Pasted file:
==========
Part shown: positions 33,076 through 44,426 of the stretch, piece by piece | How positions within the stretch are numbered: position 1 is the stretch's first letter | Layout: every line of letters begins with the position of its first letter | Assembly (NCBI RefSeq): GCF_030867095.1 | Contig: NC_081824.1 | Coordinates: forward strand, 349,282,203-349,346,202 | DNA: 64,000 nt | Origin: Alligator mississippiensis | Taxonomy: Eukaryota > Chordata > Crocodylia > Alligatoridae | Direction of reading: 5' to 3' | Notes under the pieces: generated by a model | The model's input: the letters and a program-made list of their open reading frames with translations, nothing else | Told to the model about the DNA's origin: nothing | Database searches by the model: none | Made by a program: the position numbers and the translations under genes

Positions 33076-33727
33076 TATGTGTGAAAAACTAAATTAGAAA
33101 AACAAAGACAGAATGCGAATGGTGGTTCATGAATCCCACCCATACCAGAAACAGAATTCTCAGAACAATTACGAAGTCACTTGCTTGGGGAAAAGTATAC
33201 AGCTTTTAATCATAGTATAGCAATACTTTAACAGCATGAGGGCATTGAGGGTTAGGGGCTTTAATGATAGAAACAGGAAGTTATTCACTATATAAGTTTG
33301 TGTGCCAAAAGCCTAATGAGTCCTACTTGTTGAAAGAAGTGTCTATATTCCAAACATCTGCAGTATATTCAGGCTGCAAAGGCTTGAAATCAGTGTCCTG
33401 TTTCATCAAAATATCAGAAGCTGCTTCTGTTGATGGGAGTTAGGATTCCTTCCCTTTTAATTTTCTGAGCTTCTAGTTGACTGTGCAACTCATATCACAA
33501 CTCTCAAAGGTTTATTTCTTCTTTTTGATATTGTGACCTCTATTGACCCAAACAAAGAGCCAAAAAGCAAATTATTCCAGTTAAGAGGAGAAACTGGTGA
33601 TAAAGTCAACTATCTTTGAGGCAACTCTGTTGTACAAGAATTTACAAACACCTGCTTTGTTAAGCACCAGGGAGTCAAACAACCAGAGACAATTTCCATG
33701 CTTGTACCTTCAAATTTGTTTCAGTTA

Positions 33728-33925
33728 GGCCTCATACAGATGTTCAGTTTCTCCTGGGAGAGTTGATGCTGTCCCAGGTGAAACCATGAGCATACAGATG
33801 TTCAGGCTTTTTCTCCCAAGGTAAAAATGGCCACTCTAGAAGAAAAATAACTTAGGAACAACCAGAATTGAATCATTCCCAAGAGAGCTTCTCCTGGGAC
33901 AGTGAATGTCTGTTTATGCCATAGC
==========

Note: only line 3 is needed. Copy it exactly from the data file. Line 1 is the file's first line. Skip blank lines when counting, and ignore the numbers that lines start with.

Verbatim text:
33076 TATGTGTGAAAAACTAAATTAGAAA